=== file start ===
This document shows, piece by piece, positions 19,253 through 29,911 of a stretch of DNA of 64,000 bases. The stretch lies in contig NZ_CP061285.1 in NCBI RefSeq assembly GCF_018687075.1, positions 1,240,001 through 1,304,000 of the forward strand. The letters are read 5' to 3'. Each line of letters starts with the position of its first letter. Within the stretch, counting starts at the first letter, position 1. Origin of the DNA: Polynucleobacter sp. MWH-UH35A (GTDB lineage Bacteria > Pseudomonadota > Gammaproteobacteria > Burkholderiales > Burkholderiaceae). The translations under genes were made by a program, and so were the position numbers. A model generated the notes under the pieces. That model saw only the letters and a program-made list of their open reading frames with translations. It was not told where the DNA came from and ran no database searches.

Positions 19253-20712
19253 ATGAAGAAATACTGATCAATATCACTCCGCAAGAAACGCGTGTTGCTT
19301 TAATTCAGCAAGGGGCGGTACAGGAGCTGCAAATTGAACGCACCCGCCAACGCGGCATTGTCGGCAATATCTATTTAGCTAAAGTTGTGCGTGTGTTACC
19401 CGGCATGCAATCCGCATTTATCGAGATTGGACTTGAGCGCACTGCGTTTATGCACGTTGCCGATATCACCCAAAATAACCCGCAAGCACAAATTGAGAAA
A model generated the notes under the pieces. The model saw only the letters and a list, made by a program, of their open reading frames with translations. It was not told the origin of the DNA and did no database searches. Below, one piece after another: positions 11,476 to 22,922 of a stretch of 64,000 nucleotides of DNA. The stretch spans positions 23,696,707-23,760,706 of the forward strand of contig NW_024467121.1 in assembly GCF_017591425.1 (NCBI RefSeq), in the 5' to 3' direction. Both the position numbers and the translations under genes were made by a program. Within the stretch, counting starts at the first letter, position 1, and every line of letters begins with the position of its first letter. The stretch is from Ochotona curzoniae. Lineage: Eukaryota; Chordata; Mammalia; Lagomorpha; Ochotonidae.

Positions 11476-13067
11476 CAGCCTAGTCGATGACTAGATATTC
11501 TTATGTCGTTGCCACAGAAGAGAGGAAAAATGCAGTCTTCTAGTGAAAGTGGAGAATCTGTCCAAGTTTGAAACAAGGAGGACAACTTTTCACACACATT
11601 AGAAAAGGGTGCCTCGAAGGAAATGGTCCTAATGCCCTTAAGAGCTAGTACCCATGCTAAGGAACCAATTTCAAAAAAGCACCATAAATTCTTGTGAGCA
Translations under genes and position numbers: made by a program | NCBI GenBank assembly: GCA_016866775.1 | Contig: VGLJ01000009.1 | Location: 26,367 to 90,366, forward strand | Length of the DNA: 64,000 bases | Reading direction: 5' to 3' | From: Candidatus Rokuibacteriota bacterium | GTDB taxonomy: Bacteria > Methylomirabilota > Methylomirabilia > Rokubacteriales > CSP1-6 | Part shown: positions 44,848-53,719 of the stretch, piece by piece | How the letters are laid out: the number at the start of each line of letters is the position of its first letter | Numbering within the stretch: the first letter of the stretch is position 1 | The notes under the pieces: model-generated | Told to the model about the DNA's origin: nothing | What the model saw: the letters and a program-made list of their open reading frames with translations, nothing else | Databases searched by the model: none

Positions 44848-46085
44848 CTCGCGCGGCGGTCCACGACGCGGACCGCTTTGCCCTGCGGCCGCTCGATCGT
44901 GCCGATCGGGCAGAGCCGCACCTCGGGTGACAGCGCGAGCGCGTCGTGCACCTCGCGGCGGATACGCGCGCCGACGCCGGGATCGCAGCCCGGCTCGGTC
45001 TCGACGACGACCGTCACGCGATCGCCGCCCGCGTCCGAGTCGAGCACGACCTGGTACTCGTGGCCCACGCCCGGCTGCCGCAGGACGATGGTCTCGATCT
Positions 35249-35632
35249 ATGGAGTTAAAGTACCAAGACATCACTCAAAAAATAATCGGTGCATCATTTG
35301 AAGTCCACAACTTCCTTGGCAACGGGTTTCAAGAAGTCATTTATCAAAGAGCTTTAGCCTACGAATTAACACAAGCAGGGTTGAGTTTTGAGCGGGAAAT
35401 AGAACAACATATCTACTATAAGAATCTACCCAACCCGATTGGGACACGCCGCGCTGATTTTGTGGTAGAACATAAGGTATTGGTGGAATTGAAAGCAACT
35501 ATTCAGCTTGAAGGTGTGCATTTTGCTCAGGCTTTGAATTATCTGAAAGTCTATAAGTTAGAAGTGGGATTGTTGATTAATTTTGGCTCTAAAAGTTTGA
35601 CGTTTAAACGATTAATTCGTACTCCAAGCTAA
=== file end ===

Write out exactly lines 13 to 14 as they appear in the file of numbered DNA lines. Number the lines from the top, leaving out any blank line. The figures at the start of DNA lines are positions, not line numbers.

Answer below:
44848 CTCGCGCGGCGGTCCACGACGCGGACCGCTTTGCCCTGCGGCCGCTCGATCGT
44901 GCCGATCGGGCAGAGCCGCACCTCGGGTGACAGCGCGAGCGCGTCGTGCACCTCGCGGCGGATACGCGCGCCGACGCCGGGATCGCAGCCCGGCTCGGTC